My nine-year old daughter had a softball game earlier this week. She pitched the first inning for her team, and while her control wasn’t her best, she also wasn’t getting any help from the umpire. Coaches from both sides shook their heads as the 15-year old umpire called several pitches down the middle as balls.
Derek Jeter was on my mind a lot last week. All over social media, people were posting the replay of the famous “flip play” against the Oakland A’s in the playoffs, which happened fifteen years ago. Time flies, but I remember it like it was yesterday, just like many of his other October heroics.
My brother, Zachary Levy, is 27 years old and is a broker at Colliers in New York City. While he is an aspiring blogger in his own right, he called me after an up-and-down day in the office Tuesday and made a request: it’s time for me to write a blog post about the roller coaster life of a corporate real estate broker.
In the last two weeks, countless articles have been written about Mariano Rivera as his retirement approached - and I read many of them. In this post, I am taking a bit of a different angle as one of my all-time favorite baseball players retires. Below are some of the lessons I have learned from Mariano Rivera. Be a good person. Brandon Steiner once told me that Mariano is a better person than he is a pitcher, which is hard to believe. However, with the stories that have filtered out recently about his farewell tour, which included delivering a pizza to a long time stadium worker in Oakland, as well as a touching story about a family that recently lost a young child in Kansas City, it's apparent to me that Brandon was correct.
Hard work is a timeless attribute. But if you are working with antiquated information and tools, how far can you really get? In business, it's not enough to rely on past successes. As you read in my last blog, I took my family to Disney World last month. We rode "It's a Small World" at least three times. I don't think the ride has changed since I was a kid. It's timeless.
Major League Baseball announced yesterday that Alex Rodriguez would be suspended for 211 games for taking performance enhancing drugs and his role in the Biogenesis investigation. The details of the investigation have been widely covered, but there are a few lessons to be learned here, specifically regarding the way the Yankees are handling the situation. A-Rod has a reputation as someone who rarely says or does the right thing. Most of his decisions have proven to be wrong throughout his career. By appealing his suspension, he is perpetuating this reputation. I'm sure there are lawyers, agents, PR consultants, psychiatrists, and other members of A-Rod's inner circle encouraging the appeal. After all, he stands to lose in excess of $30 million if the suspension is upheld. But at some point, when does integrity come in to play?
As many of you know, I am a season ticket holder for the Yankees. As a season ticket holder benefit, my daughter recently had the opportunity to run the bases after the game. She's five and likes the Yankees because I do, and we simply had an amazing experience.
Last year, I posted a list of 10 things I was thankful for on the eve of Thanksgiving. I am of the mindset that it's always important to focus on what you are grateful for, but since it's the day before Thanksgiving, here's this year's list. 1. At his son's bar mitzvah last month, in his toast, my cousin Ross Levine said something along the lines of, "Friends and family are the most important things in life. Everything else comes after." I am sure I am misquoting him, but you get the point. I am wealthy beyond my wildest dreams in the friends and family department and appreciate each and every one of you.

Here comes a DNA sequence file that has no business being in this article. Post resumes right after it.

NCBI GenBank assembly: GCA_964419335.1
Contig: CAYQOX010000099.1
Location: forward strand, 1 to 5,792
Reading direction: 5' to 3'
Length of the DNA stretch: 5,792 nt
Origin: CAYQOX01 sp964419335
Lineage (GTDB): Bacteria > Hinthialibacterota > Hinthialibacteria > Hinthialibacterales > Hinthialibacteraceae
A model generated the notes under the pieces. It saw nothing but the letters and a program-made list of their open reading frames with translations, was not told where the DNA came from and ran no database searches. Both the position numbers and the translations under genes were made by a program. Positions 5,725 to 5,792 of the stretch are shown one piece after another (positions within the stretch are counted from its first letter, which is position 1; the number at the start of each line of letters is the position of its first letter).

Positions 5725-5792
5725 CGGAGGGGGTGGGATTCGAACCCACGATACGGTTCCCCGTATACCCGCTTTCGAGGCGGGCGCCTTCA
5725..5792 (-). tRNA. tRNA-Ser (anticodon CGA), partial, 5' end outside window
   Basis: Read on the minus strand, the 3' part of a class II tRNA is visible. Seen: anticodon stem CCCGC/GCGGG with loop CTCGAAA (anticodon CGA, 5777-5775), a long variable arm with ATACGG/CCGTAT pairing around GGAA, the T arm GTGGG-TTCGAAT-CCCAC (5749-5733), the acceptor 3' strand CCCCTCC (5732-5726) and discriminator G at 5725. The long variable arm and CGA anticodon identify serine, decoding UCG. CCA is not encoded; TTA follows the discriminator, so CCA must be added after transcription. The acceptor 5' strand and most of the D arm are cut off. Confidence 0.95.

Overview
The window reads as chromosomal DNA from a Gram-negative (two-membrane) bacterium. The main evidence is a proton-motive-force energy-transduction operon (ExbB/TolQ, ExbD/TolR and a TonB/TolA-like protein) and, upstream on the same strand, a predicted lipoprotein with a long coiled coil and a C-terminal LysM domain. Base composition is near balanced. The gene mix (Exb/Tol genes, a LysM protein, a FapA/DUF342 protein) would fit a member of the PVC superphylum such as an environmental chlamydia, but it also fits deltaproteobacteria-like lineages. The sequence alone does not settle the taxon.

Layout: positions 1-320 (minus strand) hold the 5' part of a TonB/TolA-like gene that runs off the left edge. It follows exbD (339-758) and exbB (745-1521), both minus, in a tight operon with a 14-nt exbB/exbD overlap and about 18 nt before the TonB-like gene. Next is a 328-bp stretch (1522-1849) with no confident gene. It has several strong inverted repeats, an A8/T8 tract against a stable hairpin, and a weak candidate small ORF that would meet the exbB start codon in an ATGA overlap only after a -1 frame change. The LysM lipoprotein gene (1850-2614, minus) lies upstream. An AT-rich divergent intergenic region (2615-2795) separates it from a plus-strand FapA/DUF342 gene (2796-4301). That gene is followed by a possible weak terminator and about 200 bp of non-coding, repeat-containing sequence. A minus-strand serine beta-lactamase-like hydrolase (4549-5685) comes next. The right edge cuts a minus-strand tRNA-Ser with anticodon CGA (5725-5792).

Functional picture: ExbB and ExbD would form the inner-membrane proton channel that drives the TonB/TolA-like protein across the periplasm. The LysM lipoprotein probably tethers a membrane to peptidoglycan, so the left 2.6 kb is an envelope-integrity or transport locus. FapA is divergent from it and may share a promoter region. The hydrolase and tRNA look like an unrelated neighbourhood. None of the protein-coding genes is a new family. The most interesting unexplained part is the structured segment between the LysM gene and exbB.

We made it to Opening Day of the 2012 baseball season and for baseball fans throughout the land, hope springs eternal. Even the Met fans have something to smile about today with Johan Santana looking dominant against the Braves and sitting tied for first after one game. Over the next six months, teams (and fans) will deal with highs and lows, winning and losing streaks, and even the best teams will lose over 50 times. Many say that the baseball season is a marathon, not a sprint. A career as a corporate real estate professional is also a marathon, or maybe a series of marathons...one after another. Each year has its ups and downs, and like a baseball team, there will be wins and losses along the way.
Last week, my cousin, Noel Forma of Ameriprise Financial (shameless plug), called to chat about the latest NeuerSpace post and told me that he was writing his year-end client letter in which he recaps the year. I thought it was a great idea to take a look back at 2011 and also a look ahead to 2012. This post will be the year in review and in the next post, later this week, I will share with you my goals for the coming year. As I reflect on 2011 and try to summarize the year, the song Frank Sinatra made famous (originally recorded by The Kingston Trio) comes to mind, It Was A Very Good Year. That said, none of the verses start with, "When I was 37...". However, here are some real estate trends and personal highlights from 2011.
As I look out my 20th floor window on this dreary day, I have a lot to be thankful for. I have a great family, good health, tremendous friends and business is good. So since my last blog entry was so well received, I decided I would do another list. Please see the list below (some serious, some funny) of things I am thankful for on Thanksgiving Eve 2011. 1. The move to CBRE earlier this year has been better than expected. The people and the platform have outperformed our expectations. Even our clients have felt the positive impact and greater scope of services we are able to offer.